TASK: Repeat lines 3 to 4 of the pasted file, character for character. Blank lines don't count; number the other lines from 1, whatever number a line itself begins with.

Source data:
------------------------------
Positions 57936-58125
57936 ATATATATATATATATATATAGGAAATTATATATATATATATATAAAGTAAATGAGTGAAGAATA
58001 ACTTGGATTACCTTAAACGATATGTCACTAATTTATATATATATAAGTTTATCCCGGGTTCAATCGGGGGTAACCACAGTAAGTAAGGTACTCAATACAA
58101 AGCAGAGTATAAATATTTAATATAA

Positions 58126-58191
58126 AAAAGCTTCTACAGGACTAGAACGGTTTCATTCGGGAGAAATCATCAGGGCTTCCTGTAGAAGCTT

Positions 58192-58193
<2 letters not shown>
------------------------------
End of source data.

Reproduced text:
58001 ACTTGGATTACCTTAAACGATATGTCACTAATTTATATATATATAAGTTTATCCCGGGTTCAATCGGGGGTAACCACAGTAAGTAAGGTACTCAATACAA
58101 AGCAGAGTATAAATATTTAATATAA